Re: [dane] I-D Action: draft-ietf-dane-srv-04.txt (Martin Rex) Sat, 15 February 2014 06:53 UTC

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Date: Sat, 15 Feb 2014 07:53:46 +0100 (CET)
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From: (Martin Rex)
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Subject: Re: [dane] I-D Action: draft-ietf-dane-srv-04.txt
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Viktor Dukhovni wrote:
> Martin Rex wrote:
>> Viktor Dukhovni wrote:
>>> You could mention that both name checks and key usage are
>>> effectively handled by the TLSA record for DANE-EE(3).
>> I'm sorry, but this simply isn't true today, I do not believe that
>> this is (nor should be) the intention of DANE, and I'm strongly
>> opposed to changing that part of the implementations.
> No name checks for CU-3 IIRC was discussed and agreed many months ago.

I'm sorry for having been so unclear.  I wasn't objecting to
the "name checks" part here, only to the "both ... and key usage".

> There is no "true today" for DANE, as there are in effect no "real"
> DANE implementations aside from the one in Postfix (I've looked at
> some experimental implementations, but they are all incomplete and
> often insecure).

This is about TLS implementations.  Keep in mind that the server does
not even need to know about DANE at all -- anyhow the server WILL
be acting on the KeyUsage in his very own certificate and drive
the choice of cipher suites based on the KeyUsage requirements
from the quoted part of the TLS spec:

>> DANE does NOT invalidate the key Usage checks and requirements that are
>> normally part of TLS itself and described here:
> Those other documents assume that the content of the certificate
> is from a trusted authority.  This is true for CU in {0, 1, 2},
> but false for CU=3.


Defective implementations excepted, the TLS protocol engine will
look at the KeyUsage attribute of the Server certificate and check
the cipher suite selection for compatibility -- and the application
call will NOT have a say in this.

> The requirement to not do name checks, EKU checks, date checks for
> DANE is satisfied by the Postfix DANE implementation, and will be
> satisfied by the OpenSSL implementation on which I'm collaborating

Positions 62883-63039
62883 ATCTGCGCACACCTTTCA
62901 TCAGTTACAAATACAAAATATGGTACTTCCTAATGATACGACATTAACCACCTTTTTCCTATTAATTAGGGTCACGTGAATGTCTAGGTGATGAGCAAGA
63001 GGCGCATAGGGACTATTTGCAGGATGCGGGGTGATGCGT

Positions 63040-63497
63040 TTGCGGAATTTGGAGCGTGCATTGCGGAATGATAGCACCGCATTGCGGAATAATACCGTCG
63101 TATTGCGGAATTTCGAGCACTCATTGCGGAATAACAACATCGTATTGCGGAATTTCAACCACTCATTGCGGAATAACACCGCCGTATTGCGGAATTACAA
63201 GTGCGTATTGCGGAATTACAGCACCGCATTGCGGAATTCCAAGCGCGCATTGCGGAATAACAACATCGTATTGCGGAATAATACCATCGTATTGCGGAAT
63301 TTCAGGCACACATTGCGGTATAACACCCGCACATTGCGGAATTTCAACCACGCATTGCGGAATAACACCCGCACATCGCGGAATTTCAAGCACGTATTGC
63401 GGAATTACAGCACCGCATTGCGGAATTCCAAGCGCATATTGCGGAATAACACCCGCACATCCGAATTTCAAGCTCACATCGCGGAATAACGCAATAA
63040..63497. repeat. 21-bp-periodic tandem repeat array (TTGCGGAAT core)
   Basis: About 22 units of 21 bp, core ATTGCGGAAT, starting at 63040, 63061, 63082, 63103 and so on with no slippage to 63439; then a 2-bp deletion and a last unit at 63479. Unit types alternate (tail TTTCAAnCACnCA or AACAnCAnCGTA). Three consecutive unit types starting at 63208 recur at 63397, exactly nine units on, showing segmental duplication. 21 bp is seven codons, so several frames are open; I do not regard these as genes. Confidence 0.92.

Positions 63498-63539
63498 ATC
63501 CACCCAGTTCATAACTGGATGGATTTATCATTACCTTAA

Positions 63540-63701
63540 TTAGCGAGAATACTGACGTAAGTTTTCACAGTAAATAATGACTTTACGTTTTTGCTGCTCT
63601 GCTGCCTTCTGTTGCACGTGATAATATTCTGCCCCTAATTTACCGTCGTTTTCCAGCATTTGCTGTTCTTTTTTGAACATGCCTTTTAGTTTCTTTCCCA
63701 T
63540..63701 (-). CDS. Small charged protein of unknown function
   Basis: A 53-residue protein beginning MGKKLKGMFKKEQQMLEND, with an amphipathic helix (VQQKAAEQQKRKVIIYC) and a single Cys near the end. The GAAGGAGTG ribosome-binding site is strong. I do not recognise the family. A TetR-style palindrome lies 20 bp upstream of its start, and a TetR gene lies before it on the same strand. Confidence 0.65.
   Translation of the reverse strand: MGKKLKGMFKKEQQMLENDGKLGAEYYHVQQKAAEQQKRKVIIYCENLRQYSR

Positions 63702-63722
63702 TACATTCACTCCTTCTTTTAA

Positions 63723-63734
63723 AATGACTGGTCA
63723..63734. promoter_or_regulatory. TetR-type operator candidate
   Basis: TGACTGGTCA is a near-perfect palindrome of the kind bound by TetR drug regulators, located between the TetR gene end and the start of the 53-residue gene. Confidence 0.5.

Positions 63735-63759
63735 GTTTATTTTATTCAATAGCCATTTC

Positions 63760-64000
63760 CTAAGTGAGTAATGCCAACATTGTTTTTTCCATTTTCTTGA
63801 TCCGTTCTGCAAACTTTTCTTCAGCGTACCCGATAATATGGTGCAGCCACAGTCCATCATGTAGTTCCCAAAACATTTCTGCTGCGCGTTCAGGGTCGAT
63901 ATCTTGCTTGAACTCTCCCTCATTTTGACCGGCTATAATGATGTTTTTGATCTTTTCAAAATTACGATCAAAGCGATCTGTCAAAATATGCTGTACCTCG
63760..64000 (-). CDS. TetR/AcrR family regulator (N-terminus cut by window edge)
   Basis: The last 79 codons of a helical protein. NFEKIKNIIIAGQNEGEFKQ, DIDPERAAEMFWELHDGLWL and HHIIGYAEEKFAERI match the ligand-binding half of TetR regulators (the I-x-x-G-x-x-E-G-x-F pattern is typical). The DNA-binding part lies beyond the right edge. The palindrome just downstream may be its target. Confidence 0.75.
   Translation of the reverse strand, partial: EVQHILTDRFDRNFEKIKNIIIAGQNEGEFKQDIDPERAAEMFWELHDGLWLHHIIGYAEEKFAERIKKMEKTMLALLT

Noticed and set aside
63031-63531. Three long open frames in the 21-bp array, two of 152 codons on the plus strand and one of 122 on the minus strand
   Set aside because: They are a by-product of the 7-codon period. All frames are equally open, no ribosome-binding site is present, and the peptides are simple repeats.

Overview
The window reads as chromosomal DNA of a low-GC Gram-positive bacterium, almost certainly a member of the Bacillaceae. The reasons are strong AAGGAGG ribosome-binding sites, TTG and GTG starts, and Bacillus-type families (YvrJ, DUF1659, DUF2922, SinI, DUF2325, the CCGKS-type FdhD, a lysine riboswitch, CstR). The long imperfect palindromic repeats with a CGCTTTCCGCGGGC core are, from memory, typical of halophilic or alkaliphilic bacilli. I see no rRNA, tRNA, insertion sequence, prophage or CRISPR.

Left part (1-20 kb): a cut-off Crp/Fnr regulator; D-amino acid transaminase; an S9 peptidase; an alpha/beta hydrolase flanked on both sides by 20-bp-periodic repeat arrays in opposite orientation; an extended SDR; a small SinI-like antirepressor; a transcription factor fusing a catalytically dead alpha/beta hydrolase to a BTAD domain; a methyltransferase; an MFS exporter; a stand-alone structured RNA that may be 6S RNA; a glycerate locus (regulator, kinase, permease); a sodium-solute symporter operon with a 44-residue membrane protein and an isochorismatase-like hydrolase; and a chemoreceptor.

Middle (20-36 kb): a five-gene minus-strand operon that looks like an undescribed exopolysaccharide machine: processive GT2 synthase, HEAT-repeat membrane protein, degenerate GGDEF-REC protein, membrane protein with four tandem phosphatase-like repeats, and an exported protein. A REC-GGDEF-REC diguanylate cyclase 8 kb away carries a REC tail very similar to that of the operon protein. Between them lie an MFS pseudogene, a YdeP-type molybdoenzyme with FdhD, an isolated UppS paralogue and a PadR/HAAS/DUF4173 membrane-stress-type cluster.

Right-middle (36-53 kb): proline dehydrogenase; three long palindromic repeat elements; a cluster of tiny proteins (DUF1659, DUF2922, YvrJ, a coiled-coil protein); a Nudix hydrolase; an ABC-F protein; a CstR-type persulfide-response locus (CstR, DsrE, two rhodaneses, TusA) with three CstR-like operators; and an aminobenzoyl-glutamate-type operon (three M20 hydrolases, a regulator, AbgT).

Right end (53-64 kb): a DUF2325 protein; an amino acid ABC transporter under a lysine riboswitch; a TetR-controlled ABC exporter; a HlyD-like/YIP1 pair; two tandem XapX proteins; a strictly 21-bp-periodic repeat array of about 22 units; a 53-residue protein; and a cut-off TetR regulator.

> with one of the OpenSSL developers.

You should not confuse EKU checks on the leaf certificate with
KeyUsage checks on the leaf certificate.  EKU checks on the leaf
certificate are extremely application specific, and simply undefined
for the majority of application protocols.
TLS itself (rfc2246,rfc4346,rfc5246) is entirely ignorant of EKU,
and so is HTTP-over-TLS (rfc2818).

Browser vendors together with CAs have defined semantics for EKUs
that browsers (but not necessarily generic TLS libs and programmatic
HTTP clients) will typically check, such as the two
id-kp-serverAuth and id-kp-clientAuth from PKIX(rfc5280)

Curiously, these EKUs are primarily a PKIX obsession, TLS just doesn't care.
And PKIX has defined these two serverAuth and clientAuth purposes with
an extremely narrow semantics:  "TLS WWW server authentication"
and "TLS WWW client authentication", which means that these would
explicitly *NOT* apply to something like "TLS SMTP authentication"
or "TLS SIP authentication", "TLS POP/IMAP authentication",
"TLS XMPP authentication", etc.

Whether a TLS server or TLS client will act on the expiration of an
X.509 server certificate is also implementation dependent, and similarly,
the application caller (that is using DANE for establishing trust),
may not get a say in that.  That is particularly true for the server-side
which may not necessarily see/use any DANE code.

I would really appreciate if you would refrain from suggesting to
create and use bogus X.509 certificates with DANE, _including_ CU=3.
DANE is an alternative means to establish trust, and for
CU=3 it additionally shortcuts/omits the name checks.  But not more.
If you desperately want naked keys, join Paul Wouters in his effort
to get that working with TLS.